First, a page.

Empathy in Singapore Kids: Let's bring it back!
"Empathy makes us complete. It makes us better people. While we set out time to teach our kids diligence and determination, let us set out a bit of time that allows slow and gentle empathy too."
The head of a reputed school once told me, “Our kids have everything, except that they lack empathy.”
I had noticed it too, but to have the endorsement of someone so experienced emphasized it even further. In a nation that has assigned weeks for kindness and reserved seats for those ‘who need it more’ on public transport, empathy should be a given, except that it’s not.
In fact, the very fact that a reminder is needed on something so humane, suggests that, we as parents and educators, are perhaps spending more time on teaching our kids discipline and diligence, but less time teaching them empathy.
Unfortunately, it is the very same meritocratic mindset that has helped us (and will now help our kids) progress, which leaves us with a lifestyle that de-prioritizes empathy. After all, where is the time for empathy?
Between the classes, enrichment courses and the online engagements? Maybe.
However, though it is possible to feel few emotions on the go, it is more difficult say the same about empathy.
Empathy is subtle. It needs time and it needs introspection. It needs you to slow down and be observant.
It needs you to do away with your own set of knowledge, beliefs and experiences (at least temporarily) to walk in to the shoes of others, and yes, without judging. It needs suspension of disbelief, the kind
we feel while watching Spiderman, when we know it is not real, but we are still ready to believe in it for those 90 minutes.
It’s the same.
So, when someone says they are overwhelmed or depressed or has a different point of view, it’s not ours to judge whether it is right or justified. Empathy is the simple act of accepting someone else’s frame of mind and someone else’s perspective.
It is about understanding our friends and peers. It’s about realizing what makes them feel.
Empathy is a great thing to teach our kids because empathy increases collaborations and decreases acts of ostracizing. It also ensures kind acts and reduces bullying incidents.
Empathy ensures that our kids relate to each other, and feel an increased sense of wellbeing. Overall, empathy reduces stress.
However, there are obstacles to empathy. The ego comes in the way, the lack of time comes in the way and sometimes the prescribed directives come in the way.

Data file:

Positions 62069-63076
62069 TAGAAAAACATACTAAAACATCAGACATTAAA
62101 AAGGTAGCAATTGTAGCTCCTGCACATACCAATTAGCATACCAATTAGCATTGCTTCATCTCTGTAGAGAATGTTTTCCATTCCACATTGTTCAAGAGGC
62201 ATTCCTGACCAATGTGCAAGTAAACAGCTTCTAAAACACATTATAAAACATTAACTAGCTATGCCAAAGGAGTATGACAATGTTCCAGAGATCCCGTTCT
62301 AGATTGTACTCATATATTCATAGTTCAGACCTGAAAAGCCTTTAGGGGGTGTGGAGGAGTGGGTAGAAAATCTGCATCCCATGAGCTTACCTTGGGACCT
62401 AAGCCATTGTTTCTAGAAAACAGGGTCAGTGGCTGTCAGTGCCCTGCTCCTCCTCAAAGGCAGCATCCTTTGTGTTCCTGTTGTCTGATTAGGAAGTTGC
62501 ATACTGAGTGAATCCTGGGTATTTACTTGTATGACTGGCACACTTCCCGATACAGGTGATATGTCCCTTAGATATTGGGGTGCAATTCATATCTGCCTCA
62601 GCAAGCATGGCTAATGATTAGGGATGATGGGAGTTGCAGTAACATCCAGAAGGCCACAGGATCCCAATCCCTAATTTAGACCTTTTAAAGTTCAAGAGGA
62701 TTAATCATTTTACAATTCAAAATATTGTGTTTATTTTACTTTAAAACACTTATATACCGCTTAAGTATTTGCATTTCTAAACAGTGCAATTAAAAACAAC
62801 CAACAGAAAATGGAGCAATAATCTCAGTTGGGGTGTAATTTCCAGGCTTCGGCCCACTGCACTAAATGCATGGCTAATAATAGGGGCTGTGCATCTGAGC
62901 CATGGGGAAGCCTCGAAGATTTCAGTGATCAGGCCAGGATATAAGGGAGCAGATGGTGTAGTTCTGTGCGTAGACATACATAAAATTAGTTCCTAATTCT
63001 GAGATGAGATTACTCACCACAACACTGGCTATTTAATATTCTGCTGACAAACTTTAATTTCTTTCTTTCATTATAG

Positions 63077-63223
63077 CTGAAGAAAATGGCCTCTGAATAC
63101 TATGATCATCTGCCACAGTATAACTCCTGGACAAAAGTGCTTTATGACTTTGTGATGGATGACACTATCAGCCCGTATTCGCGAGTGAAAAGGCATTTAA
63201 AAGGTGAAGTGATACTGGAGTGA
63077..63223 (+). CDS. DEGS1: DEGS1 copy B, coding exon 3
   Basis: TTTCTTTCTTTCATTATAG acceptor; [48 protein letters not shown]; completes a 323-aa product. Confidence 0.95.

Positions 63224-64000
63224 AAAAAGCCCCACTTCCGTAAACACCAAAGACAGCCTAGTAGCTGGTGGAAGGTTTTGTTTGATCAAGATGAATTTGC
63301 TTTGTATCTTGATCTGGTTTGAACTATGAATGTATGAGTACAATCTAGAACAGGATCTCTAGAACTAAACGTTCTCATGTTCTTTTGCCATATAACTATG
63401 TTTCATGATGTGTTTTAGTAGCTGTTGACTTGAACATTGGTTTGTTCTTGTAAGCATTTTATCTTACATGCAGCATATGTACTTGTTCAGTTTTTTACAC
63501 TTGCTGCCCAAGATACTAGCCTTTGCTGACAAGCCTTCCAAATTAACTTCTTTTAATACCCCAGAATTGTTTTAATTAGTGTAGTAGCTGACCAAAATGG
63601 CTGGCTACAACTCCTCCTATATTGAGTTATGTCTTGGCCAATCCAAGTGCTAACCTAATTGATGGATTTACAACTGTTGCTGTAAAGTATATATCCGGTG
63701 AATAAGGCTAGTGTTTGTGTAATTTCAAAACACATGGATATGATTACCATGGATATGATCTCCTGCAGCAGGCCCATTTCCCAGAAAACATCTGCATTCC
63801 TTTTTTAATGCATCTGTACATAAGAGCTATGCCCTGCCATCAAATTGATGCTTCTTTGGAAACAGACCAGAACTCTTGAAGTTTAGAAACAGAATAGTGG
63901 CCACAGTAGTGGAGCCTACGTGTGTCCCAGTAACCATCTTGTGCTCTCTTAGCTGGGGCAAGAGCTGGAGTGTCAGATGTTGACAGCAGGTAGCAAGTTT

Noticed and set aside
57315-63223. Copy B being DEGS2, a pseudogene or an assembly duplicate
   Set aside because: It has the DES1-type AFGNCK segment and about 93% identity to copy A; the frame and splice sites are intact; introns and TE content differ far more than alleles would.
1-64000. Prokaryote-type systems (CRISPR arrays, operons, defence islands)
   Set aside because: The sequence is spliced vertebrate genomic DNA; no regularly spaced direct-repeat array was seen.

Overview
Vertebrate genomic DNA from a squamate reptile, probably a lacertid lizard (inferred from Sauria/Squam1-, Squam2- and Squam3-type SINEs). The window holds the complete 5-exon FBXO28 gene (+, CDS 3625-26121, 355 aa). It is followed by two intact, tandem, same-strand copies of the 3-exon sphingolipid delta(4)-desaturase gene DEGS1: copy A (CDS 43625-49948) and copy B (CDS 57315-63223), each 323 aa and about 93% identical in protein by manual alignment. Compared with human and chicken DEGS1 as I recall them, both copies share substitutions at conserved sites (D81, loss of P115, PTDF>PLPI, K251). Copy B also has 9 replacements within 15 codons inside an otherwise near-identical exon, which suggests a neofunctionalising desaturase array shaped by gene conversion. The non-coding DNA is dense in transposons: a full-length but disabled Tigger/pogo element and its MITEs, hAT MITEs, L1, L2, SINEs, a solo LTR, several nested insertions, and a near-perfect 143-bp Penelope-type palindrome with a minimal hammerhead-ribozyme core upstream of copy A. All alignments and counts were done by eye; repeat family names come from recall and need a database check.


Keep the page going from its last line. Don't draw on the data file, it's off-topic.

We are often told where to empathise. It is either in an old age home or during a calamity, we are told. The seat is reserved for the old, the invalid, the pregnant and the lady with an infant, we are told. So, we train our minds accordingly.
We help out at the old-age home and donate to calamity relief. We get up to allow an old lady to sit (maybe). But, is that all there is to empathy? Would students give up their seat for the able-bodied man who feels unwell, helpless or distraught (unless he has fallen down)?
And for that matter, would they even unplug their earphones, look up from their screens and notice the subtle change of expression on the man’s face or the shift of stance that signals discomfort?
Forget the stranger on the train, would they even recognize if a neighbor is lonely or a friend needs help?
They will, if we tell them about it and if we lead by example.
Empathy is best taught in childhood, and schools do have the ‘Values In Action’ programmes that aim to build socially responsible citizens. I have been a part of the team that taught the programme as well, and I have seen students benefitting from it.
But can a single initiative at school be enough to build a nation of people who care? Can empathy begin and end with the VIA programme? No. Perhaps, we need to add empathy into ordinary things as well.
We have to teach the new generation to notice people again, to notice their worry-lines, to sense their fear and to acknowledge their value at a humane level.
For that we need to notice it ourselves first, and then talk about it with them. We need to bring back the daily conversations, the idle talks and perhaps, we need to bring back the concern about each other’s lives.
A friend once said, “you ask direct questions. Is that polite?” Maybe it’s not. It is rather nosy, to meddle in to someone else’s affairs.
We, as a society, believe in individual spaces these days.
However, in the process, we have stopped being concerned about each other. Empathy can allow a bit of nosiness I think, so that when you notice something amiss, the question, “are you ok?” can be
asked, sometimes even to a complete stranger.
To bring up kids who can empathize, we need more conversations at home and at school, the ones that flow freely and have no agenda. We need 30 minutes of talking to each other and about each other.
We need to hear each other out. In many kindergartens, there is the ritual of ‘circle time,’ where each child talks and the others listen. Maybe it’s time to bring ‘circle time’ to primary and senior schools as well, so that empathy doesn’t get limited to just ‘kindness week’ and to school VIA anymore.
We need people around us who would notice when things are amiss and who would care enough to ask, ‘are you ok?’
In order for that to happen, we need to ask our kids more questions. Questions like, “how did that make you feel,” and “what did you think he/ she felt when this happened?” We need to tell them about our feelings as well.
Empathy makes us complete. It makes us better people. While we set out time to teach our kids diligence and determination, let us set out a bit of time that allows slow and gentle empathy too.
We will then ensure a society that is more accepting of each other.